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A new level of extreme weather is upon us: solar super storms

By news editor, on 10 June 2013

pencil-iconWritten by Emily Burns, a UCL PhD student working in the Structural Biology laboratory at the London Research Institute.

The surface of the Sun is a searing 5,500 degrees Celsius, with an ionised atmosphere that is brimming with magnetic fields. As activity levels rise, this giant ball of gas hurls its matter towards Earth, altering our own magnetic field and atmosphere.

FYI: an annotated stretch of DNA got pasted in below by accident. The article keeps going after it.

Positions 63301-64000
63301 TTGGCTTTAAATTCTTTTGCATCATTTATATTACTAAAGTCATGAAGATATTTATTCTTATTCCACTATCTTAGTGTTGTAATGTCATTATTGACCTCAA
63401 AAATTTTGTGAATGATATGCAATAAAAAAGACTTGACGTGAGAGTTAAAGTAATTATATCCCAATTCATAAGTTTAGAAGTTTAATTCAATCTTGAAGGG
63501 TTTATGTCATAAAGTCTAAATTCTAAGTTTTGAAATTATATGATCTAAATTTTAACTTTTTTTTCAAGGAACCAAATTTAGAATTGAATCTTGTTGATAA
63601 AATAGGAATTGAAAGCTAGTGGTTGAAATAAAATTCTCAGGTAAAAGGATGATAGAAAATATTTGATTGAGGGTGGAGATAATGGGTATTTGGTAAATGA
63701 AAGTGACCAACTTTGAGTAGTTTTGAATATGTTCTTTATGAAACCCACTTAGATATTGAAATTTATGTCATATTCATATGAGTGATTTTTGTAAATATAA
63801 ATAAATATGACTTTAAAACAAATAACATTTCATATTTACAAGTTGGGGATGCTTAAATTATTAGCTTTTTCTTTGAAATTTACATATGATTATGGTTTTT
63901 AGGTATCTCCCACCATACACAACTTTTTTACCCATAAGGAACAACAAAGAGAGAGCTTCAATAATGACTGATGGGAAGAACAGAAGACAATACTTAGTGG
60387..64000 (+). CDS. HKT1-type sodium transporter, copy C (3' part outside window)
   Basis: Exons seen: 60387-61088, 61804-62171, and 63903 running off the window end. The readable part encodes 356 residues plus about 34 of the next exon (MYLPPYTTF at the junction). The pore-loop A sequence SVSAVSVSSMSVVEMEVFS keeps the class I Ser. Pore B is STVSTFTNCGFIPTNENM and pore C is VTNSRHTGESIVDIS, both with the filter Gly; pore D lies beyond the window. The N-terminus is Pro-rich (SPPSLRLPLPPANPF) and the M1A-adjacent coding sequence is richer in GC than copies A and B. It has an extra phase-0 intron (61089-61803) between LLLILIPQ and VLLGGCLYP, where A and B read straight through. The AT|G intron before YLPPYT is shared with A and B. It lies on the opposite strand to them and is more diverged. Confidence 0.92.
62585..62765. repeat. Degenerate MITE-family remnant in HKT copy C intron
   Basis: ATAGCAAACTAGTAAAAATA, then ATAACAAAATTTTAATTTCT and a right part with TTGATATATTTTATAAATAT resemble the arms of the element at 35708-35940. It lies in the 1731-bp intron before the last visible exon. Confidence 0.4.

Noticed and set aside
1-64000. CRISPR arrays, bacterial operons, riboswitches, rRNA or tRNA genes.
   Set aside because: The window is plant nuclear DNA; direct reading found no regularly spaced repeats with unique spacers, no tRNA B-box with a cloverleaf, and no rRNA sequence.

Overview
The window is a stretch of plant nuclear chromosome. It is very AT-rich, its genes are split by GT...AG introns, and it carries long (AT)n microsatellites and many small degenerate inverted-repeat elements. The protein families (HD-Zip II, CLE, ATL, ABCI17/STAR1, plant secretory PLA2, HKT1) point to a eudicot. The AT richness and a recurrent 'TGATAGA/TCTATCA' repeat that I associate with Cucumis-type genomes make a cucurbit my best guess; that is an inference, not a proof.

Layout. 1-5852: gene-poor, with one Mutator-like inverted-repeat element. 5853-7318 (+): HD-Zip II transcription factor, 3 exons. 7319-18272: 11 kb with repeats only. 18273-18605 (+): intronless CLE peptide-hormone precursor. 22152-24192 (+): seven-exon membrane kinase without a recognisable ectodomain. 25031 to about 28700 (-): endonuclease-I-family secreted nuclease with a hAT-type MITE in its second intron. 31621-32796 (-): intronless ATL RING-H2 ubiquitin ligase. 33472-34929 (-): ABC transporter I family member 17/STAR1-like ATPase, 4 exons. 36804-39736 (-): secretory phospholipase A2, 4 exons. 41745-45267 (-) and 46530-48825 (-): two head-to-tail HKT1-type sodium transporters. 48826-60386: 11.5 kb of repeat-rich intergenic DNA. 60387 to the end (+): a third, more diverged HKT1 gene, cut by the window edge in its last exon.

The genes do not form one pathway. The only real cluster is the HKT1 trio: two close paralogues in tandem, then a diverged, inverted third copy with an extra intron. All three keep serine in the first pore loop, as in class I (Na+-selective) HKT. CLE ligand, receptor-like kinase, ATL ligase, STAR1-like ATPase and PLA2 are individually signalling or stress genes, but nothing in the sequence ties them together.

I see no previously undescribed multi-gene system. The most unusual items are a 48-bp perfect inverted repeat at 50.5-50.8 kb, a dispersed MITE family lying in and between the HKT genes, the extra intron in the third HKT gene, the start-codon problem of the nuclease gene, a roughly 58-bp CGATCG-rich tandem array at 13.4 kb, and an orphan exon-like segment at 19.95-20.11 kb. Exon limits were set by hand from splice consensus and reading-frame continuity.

Solar flares on the surface of the Sun.

Solar flares on the surface of the Sun.
Image courtesy of NASA Goddard Photo & Video.

The threat of extreme space weather wreaking havoc on our world all sounded a tad science fiction to me, until Dr Lucie Green explained all at the Cheltenham Science Festival.

As the audience was shown videos of the Sun releasing huge amounts of energy and expelling its atmosphere towards us, it became apparent that solar super storms – discussed a great deal in the media recently in light of a report released by the Royal Academy of Engineering – are a very real threat.